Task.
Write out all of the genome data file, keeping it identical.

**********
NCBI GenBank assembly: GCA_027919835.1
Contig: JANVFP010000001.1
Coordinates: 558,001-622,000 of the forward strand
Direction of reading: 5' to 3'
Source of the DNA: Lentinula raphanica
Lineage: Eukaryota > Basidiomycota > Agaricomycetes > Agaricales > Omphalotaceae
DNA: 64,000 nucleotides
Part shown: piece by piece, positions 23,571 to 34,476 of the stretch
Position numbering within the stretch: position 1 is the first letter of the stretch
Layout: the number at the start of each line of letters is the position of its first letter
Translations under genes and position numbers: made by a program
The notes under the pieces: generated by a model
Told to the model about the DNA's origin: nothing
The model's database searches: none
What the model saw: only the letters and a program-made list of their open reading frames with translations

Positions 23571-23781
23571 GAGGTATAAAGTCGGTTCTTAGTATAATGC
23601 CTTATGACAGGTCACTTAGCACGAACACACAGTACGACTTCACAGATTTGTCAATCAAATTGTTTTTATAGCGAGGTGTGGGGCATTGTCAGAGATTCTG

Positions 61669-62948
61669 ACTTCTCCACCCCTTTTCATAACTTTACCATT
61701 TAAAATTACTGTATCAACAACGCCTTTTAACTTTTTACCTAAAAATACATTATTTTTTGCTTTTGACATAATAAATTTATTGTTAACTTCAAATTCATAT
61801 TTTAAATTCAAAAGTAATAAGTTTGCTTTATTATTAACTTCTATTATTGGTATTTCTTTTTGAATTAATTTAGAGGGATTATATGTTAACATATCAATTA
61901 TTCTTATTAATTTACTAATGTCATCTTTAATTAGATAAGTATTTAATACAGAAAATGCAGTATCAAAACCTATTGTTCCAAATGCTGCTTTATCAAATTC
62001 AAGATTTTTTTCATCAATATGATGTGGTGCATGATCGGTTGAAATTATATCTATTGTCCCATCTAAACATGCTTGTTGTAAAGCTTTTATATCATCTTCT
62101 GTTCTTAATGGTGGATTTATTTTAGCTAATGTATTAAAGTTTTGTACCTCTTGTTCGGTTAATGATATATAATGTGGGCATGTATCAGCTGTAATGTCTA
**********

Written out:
NCBI GenBank assembly: GCA_027919835.1
Contig: JANVFP010000001.1
Coordinates: 558,001-622,000 of the forward strand
Direction of reading: 5' to 3'
Source of the DNA: Lentinula raphanica
Lineage: Eukaryota > Basidiomycota > Agaricomycetes > Agaricales > Omphalotaceae
DNA: 64,000 nucleotides
Part shown: piece by piece, positions 23,571 to 34,476 of the stretch
Position numbering within the stretch: position 1 is the first letter of the stretch
Layout: the number at the start of each line of letters is the position of its first letter
Translations under genes and position numbers: made by a program
The notes under the pieces: generated by a model
Told to the model about the DNA's origin: nothing
The model's database searches: none
What the model saw: only the letters and a program-made list of their open reading frames with translations

Positions 23571-23781
23571 GAGGTATAAAGTCGGTTCTTAGTATAATGC
23601 CTTATGACAGGTCACTTAGCACGAACACACAGTACGACTTCACAGATTTGTCAATCAAATTGTTTTTATAGCGAGGTGTGGGGCATTGTCAGAGATTCTG

Positions 61669-62948
61669 ACTTCTCCACCCCTTTTCATAACTTTACCATT
61701 TAAAATTACTGTATCAACAACGCCTTTTAACTTTTTACCTAAAAATACATTATTTTTTGCTTTTGACATAATAAATTTATTGTTAACTTCAAATTCATAT
61801 TTTAAATTCAAAAGTAATAAGTTTGCTTTATTATTAACTTCTATTATTGGTATTTCTTTTTGAATTAATTTAGAGGGATTATATGTTAACATATCAATTA
61901 TTCTTATTAATTTACTAATGTCATCTTTAATTAGATAAGTATTTAATACAGAAAATGCAGTATCAAAACCTATTGTTCCAAATGCTGCTTTATCAAATTC
62001 AAGATTTTTTTCATCAATATGATGTGGTGCATGATCGGTTGAAATTATATCTATTGTCCCATCTAAACATGCTTGTTGTAAAGCTTTTATATCATCTTCT
62101 GTTCTTAATGGTGGATTTATTTTAGCTAATGTATTAAAGTTTTGTACCTCTTGTTCGGTTAATGATATATAATGTGGGCATGTATCAGCTGTAATGTCTA